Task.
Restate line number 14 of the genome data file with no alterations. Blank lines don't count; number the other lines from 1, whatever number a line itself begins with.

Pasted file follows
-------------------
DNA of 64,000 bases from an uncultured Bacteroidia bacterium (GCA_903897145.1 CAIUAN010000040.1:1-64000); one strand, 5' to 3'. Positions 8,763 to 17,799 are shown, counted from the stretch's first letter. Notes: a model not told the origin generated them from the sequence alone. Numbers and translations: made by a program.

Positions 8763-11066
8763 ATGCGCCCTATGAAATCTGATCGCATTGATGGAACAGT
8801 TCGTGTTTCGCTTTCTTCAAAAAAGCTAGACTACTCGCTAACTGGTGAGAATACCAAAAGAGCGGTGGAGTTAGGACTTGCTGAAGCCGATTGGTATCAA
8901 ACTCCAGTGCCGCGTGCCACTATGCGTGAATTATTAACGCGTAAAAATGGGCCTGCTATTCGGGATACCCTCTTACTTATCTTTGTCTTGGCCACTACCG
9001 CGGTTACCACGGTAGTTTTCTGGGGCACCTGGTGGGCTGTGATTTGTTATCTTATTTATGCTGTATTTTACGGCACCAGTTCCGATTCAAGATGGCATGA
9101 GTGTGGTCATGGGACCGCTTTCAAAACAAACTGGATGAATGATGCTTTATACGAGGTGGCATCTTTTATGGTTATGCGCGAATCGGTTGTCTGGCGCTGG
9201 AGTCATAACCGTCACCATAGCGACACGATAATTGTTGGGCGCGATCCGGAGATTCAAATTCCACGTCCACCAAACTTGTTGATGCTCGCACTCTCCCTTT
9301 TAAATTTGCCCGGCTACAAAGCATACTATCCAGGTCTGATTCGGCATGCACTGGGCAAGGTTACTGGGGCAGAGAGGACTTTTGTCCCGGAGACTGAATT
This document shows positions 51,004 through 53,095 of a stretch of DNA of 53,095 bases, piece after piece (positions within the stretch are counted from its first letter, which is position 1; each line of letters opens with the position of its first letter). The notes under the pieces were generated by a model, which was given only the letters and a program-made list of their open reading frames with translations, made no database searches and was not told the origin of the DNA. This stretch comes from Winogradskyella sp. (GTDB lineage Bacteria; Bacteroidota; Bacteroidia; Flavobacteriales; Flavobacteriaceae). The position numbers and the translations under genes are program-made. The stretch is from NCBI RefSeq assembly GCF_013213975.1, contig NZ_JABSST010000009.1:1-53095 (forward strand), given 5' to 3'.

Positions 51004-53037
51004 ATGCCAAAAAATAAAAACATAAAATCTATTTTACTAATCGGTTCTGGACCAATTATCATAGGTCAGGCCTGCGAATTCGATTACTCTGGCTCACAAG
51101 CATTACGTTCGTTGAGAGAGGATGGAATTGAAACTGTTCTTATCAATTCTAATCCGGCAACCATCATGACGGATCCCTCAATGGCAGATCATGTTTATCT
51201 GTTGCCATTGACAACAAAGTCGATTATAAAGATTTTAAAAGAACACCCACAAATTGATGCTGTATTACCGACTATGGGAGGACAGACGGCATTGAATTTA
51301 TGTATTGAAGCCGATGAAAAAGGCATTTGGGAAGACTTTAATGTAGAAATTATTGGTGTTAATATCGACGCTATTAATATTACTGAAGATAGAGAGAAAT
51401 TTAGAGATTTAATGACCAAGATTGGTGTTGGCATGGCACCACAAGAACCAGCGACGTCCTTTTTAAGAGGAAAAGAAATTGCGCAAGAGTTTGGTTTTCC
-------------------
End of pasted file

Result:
51201 GTTGCCATTGACAACAAAGTCGATTATAAAGATTTTAAAAGAACACCCACAAATTGATGCTGTATTACCGACTATGGGAGGACAGACGGCATTGAATTTA